Admittedly, canning can seem overwhelming at first – but I promise, it becomes much easier with practice. I wanted to compile a list of commonly asked questions (which I am sure will be ever growing).

  1. Can I use my Pressure Canner to Water Bath?
    Yes, the pressure canner has many uses such as acting as a pressure cooker, and a water bath. In order to water bath, you must leave the lid unlatched (just sitting on top) to avoid pressure building.
  2. Are pressure canners and pressure cookers the same?
    No! In order to safely can goods, you must know the pressure at any given moment. When using a pressure cooker, you have no physical proof as to where the temperature/pressure is than the high/medium/low dials on your stove top. Additionally, most (if not all) tested recipes are done so in a regulated environment (i.e. a pressure canner). A safe tested recipe in a pressure canner can become unsafe when using the wrong processing means (i.e. using a water bath and/or a pressure cooker).
  3. Can I use store bought produce to safely can?
    Yes, however – there are a few caveats. Most store bought produce have been preserved in wax to ensure longer shelf life. Due to this, it is very important to remove skins and/or thoroughly wash produce before canning. (Please note, that some foods require complete removal of skins for both store bought, and home grown goods).
  4. Can I use an Electric Pressure Cooker / Canner to safely can?
    No. Many people are looking for a quicker and (what appears to be) ‘safer’ way to can without breaking out the old style pressure canner however, they are more dangerous. Dangerous because they have been through a series of tests (performed by Universities, or other organizations partnered with the USDA) only to be proven that they are not efficient enough to maintain the required temperature to kill of the Botulism toxins. This applies to all electric canners, cookers, or multi-cookers including, but not limited to, Instant Pots, Power Pressure Cooker XLs, Careys, etc. It is important to note that the Ball FreshTECH Jam and Jelly Maker  as well as the Ball FreshTECH Water Bath have been tested safe for high acid canning (i.e. Water Bath or Boiling Water Bath) only.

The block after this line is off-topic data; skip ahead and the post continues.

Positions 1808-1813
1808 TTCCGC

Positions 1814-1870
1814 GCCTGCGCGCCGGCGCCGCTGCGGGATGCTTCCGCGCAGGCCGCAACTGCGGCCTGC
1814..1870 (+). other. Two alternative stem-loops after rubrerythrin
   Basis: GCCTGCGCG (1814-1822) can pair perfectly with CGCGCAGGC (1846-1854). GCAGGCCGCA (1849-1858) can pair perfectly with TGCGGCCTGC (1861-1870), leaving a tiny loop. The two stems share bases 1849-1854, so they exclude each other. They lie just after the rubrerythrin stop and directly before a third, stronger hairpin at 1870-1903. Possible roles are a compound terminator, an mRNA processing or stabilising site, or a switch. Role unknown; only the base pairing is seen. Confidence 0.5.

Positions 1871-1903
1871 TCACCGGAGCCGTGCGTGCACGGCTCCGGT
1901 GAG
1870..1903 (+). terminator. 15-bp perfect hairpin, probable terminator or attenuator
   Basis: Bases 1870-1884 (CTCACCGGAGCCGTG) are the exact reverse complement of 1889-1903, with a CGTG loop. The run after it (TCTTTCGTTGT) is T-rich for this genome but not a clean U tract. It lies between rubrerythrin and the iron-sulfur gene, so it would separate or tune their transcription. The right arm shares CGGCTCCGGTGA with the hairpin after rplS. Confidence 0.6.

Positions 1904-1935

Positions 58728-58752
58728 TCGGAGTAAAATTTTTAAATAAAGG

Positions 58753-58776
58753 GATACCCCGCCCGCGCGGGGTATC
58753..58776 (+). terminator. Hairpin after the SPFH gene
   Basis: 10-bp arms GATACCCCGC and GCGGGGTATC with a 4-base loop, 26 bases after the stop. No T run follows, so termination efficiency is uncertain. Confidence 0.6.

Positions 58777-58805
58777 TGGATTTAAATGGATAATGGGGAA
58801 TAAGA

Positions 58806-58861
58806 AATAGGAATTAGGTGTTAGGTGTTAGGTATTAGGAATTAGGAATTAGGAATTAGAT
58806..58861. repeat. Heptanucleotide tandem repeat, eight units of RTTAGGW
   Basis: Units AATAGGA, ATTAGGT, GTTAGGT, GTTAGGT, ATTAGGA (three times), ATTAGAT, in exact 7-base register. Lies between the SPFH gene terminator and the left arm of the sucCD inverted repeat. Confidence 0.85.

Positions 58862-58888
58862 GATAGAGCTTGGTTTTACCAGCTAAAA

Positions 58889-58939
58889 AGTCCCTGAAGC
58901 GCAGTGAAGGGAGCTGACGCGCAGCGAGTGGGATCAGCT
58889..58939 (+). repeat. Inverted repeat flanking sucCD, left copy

5. Why do I keep getting soggy pickles and how do I avoid it?
    Soggy pickles are typically the result of three things – improper processing (i.e. you are either pressure canning them instead of water bath, or cooking too long), using old produce that wasn’t crisp to begin with, or the produce wasn’t prepared properly and the natural pectin is starting to break down. Head over to our “Pickle Problems? Don’t be Soggy” post to learn a few tips on avoiding the dreaded soggy pickle.

References

Leave a Reply